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Growth Management

GM techniques

Transfer of Development Rights (TDR) Allows a municipality to protect open space, historical sites, ag land, forests, etc. without paying monetary compensation. Under TDR, a developer surrenders the right ot use a portion of land in exchange for the right to use another portion of land.
TDR (cont.) Implemented through overlay district - divides districts into two types: sending district and receiving district. TDR cannot be used unless its in the zoning ordinance. Must consider whether or not a receiving area can economically support increased dev.
Purchase of Development Rights (PDR) allows a local gov or agency to purchase dev rights from private landowners in order to protect various natural features and ecologically sensitive areas. Although the landowner agrees to sell his dev rights, he still retains private ownership of land
Fee-in-lieu Fee-in-lieu is money paid by a housing developer who is unable to create affordable housing within a planned development project. the fee is normally paid to a local housing authority or local affordable housing trust fund.
Fee-in-lieu (cont.) In most cases, developers must demonstrate a valid hardship in order to forgo their obligation to build affordable housing. A hardship would be incurred if building affordable homes was simply not economically feasible for a particular site.
Housing Impact Fee aka "linkage fee" - often incurred by new development projects that serve either comm or industrial land uses. This type of dev often creates a need for more housing for the workers; therefore, the fees are allocated for the creation of new aff units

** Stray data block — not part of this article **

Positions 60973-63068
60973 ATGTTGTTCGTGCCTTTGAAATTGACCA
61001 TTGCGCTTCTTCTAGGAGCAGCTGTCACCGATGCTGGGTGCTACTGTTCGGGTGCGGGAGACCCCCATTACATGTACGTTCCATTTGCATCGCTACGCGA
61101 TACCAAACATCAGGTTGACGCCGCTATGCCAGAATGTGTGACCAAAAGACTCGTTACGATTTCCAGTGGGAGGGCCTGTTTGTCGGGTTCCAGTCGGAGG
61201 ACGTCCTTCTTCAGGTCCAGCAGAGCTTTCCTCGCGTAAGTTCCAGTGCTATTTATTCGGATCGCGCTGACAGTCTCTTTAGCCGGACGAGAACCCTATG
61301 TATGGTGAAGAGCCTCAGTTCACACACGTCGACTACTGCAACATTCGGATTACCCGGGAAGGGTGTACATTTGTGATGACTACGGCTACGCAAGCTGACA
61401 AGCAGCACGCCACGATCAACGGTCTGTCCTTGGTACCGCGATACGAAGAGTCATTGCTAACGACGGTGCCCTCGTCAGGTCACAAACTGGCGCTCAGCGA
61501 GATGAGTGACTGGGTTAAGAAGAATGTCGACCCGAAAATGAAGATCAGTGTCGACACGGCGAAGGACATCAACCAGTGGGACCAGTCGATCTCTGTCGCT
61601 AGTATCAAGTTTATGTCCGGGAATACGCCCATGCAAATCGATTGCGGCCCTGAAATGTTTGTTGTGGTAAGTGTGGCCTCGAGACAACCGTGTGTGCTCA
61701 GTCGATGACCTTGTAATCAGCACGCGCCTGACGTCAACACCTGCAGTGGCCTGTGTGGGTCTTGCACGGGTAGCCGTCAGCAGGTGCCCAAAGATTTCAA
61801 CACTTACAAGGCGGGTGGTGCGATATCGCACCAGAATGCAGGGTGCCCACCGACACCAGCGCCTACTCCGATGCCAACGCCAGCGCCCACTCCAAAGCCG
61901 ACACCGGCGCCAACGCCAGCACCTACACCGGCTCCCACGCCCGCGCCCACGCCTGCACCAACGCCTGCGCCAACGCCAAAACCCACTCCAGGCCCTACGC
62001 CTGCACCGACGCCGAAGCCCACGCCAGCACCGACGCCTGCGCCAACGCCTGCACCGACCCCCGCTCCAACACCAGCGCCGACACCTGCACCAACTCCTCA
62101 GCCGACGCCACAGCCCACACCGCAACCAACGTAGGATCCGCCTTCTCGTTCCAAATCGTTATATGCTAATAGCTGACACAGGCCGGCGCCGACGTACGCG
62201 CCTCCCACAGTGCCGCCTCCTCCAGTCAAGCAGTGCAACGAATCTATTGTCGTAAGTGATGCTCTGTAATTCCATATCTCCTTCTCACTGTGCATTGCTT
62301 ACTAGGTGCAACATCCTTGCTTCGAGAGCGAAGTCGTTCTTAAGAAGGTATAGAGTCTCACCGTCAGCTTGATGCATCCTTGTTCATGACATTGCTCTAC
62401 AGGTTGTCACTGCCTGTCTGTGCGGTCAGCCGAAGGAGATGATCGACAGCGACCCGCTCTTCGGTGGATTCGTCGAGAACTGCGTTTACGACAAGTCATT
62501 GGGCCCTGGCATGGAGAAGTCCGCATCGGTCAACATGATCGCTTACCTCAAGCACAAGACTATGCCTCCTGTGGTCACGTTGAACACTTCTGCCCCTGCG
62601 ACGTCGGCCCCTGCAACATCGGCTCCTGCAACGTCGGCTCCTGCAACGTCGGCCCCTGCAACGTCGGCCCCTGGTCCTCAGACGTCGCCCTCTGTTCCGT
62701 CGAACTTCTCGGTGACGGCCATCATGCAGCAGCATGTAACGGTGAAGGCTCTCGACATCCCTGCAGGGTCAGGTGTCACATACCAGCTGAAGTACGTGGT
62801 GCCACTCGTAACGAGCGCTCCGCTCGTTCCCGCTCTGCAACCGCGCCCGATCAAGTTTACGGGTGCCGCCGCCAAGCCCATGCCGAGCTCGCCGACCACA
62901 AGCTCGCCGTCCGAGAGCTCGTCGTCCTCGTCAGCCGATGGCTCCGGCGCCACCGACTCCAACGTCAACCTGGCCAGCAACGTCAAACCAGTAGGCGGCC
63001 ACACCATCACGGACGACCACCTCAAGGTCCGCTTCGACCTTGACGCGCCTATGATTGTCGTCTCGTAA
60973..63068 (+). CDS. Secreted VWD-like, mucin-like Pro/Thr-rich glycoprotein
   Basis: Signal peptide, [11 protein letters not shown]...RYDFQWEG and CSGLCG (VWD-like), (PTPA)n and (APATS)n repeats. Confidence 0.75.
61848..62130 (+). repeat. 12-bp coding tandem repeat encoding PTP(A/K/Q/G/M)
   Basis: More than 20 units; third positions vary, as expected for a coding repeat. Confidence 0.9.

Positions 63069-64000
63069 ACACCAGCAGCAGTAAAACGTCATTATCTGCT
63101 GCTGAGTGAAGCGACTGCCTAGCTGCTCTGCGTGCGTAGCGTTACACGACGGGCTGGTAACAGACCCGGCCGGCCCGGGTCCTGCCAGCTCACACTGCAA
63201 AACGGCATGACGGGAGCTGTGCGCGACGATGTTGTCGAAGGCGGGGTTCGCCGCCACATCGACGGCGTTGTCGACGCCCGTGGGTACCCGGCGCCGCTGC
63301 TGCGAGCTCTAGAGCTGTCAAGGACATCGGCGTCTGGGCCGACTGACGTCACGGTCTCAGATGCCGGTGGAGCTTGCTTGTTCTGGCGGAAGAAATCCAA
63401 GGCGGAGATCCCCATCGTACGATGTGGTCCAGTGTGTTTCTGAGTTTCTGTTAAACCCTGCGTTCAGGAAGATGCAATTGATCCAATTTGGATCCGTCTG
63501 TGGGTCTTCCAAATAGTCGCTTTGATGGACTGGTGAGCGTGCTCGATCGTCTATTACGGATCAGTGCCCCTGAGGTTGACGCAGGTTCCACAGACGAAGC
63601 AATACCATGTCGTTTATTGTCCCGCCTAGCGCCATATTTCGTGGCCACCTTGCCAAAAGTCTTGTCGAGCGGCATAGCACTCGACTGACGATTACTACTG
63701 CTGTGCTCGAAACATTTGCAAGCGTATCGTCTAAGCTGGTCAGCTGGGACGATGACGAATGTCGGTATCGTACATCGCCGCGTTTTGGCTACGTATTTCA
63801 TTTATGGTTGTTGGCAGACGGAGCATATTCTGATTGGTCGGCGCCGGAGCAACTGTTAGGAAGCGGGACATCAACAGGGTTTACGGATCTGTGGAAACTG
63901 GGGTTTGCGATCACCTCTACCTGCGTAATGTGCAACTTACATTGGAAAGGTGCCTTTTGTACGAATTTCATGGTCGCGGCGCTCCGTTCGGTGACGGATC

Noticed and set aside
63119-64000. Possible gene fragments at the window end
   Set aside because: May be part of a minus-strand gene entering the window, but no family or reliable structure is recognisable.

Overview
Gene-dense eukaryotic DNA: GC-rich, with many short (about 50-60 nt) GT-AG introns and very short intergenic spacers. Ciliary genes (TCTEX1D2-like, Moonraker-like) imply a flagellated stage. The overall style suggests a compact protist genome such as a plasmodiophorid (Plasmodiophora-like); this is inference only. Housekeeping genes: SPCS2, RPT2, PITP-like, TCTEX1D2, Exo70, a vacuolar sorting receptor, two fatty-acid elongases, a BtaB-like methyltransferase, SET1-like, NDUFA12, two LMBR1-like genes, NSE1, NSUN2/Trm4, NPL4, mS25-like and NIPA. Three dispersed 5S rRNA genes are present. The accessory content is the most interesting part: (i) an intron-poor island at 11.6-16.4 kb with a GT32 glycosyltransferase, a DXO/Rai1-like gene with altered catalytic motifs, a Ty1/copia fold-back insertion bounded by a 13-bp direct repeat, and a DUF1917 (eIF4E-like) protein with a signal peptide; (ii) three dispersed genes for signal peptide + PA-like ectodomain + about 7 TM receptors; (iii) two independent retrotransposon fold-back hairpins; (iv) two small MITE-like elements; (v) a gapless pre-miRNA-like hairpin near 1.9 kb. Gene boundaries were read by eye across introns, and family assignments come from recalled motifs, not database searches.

Urban Growth Boundary UGB is a line of demarcation between urban areas and rural areas. It projects pop growth for the next 10 to 20 years and shows the projected increases in support services within areas of urban expansion. Land outside the UGB is often reserved for farming
Urban Growth Boundary (cont.) Boundary cannot be moved until inside boundary is built out, then line is extended. The UGB was first used in Lexington and Fayette County, Kentucky in 1958.
Quota Systems Limit the number and types of building permits issued over a year. Future growth is slowed and communities are allowed more time to assimilate existing growth. Quota systems are common in rapidly growing areas and areas with insufficient infrastructure
Moratorium Stops or severely restricts certain types of development, usually until a more thorough plan is developed or certain necessities (such as water and utilities) can be expanded.
Annexation Occurs when a municipality or district government incorporates county land that was previously unincorporated.
Exaction Costs a developer must pay before he is permitted to build. They cannot be levied unless they promote a genuine public interest and the local gov is empowered to do so. Can include the contribution of funds, land, or certain types of construction.
Exaction (cont.) Most common in subdivisions where growth pressure is strong. Exaction amount is determined by assessing the development's cost to the community. Impact fees are a common exaction to pay for capital improvements required to support the project.
Created by: jlongabaugh